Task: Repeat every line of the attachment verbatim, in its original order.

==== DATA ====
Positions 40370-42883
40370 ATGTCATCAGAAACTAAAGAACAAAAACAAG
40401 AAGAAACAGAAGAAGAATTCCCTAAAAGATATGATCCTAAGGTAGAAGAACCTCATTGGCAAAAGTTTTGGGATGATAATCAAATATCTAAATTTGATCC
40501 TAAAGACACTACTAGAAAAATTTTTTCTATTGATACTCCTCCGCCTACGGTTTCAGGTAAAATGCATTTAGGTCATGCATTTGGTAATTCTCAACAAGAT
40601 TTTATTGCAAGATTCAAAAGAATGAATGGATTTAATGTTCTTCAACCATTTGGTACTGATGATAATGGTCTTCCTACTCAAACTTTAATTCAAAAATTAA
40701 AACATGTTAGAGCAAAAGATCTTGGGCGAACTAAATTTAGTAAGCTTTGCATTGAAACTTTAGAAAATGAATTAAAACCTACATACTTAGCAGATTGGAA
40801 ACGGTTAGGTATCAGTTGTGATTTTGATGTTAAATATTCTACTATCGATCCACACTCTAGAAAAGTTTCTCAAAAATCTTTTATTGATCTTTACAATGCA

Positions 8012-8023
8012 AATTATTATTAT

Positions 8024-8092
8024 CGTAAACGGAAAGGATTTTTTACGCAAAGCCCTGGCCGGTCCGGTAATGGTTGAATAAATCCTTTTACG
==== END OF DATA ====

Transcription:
Positions 40370-42883
40370 ATGTCATCAGAAACTAAAGAACAAAAACAAG
40401 AAGAAACAGAAGAAGAATTCCCTAAAAGATATGATCCTAAGGTAGAAGAACCTCATTGGCAAAAGTTTTGGGATGATAATCAAATATCTAAATTTGATCC
40501 TAAAGACACTACTAGAAAAATTTTTTCTATTGATACTCCTCCGCCTACGGTTTCAGGTAAAATGCATTTAGGTCATGCATTTGGTAATTCTCAACAAGAT
40601 TTTATTGCAAGATTCAAAAGAATGAATGGATTTAATGTTCTTCAACCATTTGGTACTGATGATAATGGTCTTCCTACTCAAACTTTAATTCAAAAATTAA
40701 AACATGTTAGAGCAAAAGATCTTGGGCGAACTAAATTTAGTAAGCTTTGCATTGAAACTTTAGAAAATGAATTAAAACCTACATACTTAGCAGATTGGAA
40801 ACGGTTAGGTATCAGTTGTGATTTTGATGTTAAATATTCTACTATCGATCCACACTCTAGAAAAGTTTCTCAAAAATCTTTTATTGATCTTTACAATGCA

Positions 8012-8023
8012 AATTATTATTAT

Positions 8024-8092
8024 CGTAAACGGAAAGGATTTTTTACGCAAAGCCCTGGCCGGTCCGGTAATGGTTGAATAAATCCTTTTACG